When they model the world as it could be, they create inspiration.
To think like a designer is to see the world as it is, and find a path forward to what it could be.
Design Thinking as a Way
As tech matures, approaches to creating digital product and services are emerging. Agile helps engineers build the right things at the right time. Lean Startup helps business owners build the right things at the right time. These techniques are not only successful, but transferable. People do stand-up with their families, they publish books using lean, even approach Thanksgiving dinner as if it were an engineering project. Agile and Lean Startup aren’t just methodologies; they are a way to work through complex systems toward a desired result.
Design Thinking has recently been adopted by the Lean and Agile communities as another way to build the right thing at the right time. There has been some anxiety from old fart designers (ok, like me) that product managers and business owners will take a design thinking class and think they are designers. I haven’t seen that. What I’ve seen is a greater desire for design literacy — including learning how to use Design Thinking — and that leads to a greater desire to hire designers. (Your mileage may vary. I’m sure there will be plenty of responses to the contrary.)
Design Thinking is not design, no more than Agile is engineering or Lean is business management.
Everyone should learn Agile, but engineers still write the code.
Everyone should learn Lean, but business people and product managers still design the business model (and solve pricing, and do customer acquisition, and sales, and watch metrics, etc etc. I know you’re tired.).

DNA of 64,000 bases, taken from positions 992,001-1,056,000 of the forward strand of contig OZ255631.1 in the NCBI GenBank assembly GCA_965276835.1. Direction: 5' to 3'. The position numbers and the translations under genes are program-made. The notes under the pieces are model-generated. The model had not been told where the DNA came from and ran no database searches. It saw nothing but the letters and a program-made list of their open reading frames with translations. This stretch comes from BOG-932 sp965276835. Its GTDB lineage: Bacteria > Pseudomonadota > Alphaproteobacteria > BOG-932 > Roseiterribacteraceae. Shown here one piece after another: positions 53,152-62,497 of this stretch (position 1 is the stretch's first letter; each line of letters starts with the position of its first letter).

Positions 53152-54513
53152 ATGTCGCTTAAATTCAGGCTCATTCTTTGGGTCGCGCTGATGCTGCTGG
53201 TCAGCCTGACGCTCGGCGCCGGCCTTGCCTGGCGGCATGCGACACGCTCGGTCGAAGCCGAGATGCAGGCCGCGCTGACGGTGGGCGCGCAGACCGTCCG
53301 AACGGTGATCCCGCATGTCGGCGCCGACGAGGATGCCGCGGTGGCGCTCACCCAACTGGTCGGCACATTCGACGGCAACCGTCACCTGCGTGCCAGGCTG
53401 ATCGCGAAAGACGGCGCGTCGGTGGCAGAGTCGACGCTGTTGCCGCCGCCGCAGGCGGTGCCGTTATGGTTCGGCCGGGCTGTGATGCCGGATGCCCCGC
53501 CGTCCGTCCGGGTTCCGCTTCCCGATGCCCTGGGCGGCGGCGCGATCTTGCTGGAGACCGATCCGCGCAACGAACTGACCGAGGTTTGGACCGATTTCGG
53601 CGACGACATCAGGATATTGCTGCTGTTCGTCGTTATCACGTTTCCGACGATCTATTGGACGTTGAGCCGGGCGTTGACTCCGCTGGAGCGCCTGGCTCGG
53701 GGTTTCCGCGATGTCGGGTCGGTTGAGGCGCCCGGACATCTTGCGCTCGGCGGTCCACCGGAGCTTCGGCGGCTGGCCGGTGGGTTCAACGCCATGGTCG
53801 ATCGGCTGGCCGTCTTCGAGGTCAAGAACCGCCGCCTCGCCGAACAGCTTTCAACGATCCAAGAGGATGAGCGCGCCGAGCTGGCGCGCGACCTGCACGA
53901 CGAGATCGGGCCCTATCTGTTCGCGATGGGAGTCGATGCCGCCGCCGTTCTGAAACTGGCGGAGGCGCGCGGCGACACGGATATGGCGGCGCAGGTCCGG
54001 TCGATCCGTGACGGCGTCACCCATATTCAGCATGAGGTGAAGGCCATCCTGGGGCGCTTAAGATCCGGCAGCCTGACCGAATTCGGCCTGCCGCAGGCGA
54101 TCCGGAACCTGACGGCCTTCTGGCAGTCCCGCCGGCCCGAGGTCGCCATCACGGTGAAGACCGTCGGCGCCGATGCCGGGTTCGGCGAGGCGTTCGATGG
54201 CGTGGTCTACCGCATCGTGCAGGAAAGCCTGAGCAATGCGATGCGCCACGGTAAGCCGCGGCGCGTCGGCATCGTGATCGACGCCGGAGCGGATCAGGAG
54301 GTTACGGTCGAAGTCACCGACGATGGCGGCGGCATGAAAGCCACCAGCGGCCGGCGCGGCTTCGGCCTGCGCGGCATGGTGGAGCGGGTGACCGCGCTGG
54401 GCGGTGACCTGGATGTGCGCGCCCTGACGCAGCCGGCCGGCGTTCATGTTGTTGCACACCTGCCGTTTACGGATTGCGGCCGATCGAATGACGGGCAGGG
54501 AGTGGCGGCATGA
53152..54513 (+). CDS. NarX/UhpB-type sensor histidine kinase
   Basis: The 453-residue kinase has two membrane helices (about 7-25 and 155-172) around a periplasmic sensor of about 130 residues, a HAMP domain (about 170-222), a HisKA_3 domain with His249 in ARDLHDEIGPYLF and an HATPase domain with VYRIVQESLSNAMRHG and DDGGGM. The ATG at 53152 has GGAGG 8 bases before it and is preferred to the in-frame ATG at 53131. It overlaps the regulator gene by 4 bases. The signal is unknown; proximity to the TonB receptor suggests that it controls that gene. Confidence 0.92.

Everyone should learn Design Thinking. But also remember that a mature designer has the mastery — the expertise — to effectively envision the world as it could be, and make a plan for how to get there.
As Design Thinking gains greater acceptance as a powerful tool for innovation, I think we’ll see more people who are design literate. They will understand both Design Thinking and Design Doing: what it takes to design something great. And they’ll realize it’s hard, and takes training and practice.
When companies become design literate, they’ll use design thinking to solve problems such as improving team dynamics or coming up with a product line extension. Design Thinking is a terrific approach for coming up with viable ideas for innovative improvement. But design itself is much more.
Design is the art of the making the complex clear, the disordered ordered, the unusable usable. So when companies run into a truly intractable challenge such as a complex tool menu that needs sorting out, or integrating an algorithm that doesn’t make sense to users, or finding a market application for a crazy bit of new technology… the first they’ll want to do is a hire a good designer.
Disclaimer: This is a curated post. The statements, opinions and data contained in this column are solely those of the individual authors and contributors and not that of iamwire or the editor(s). The article was originally published by the author here.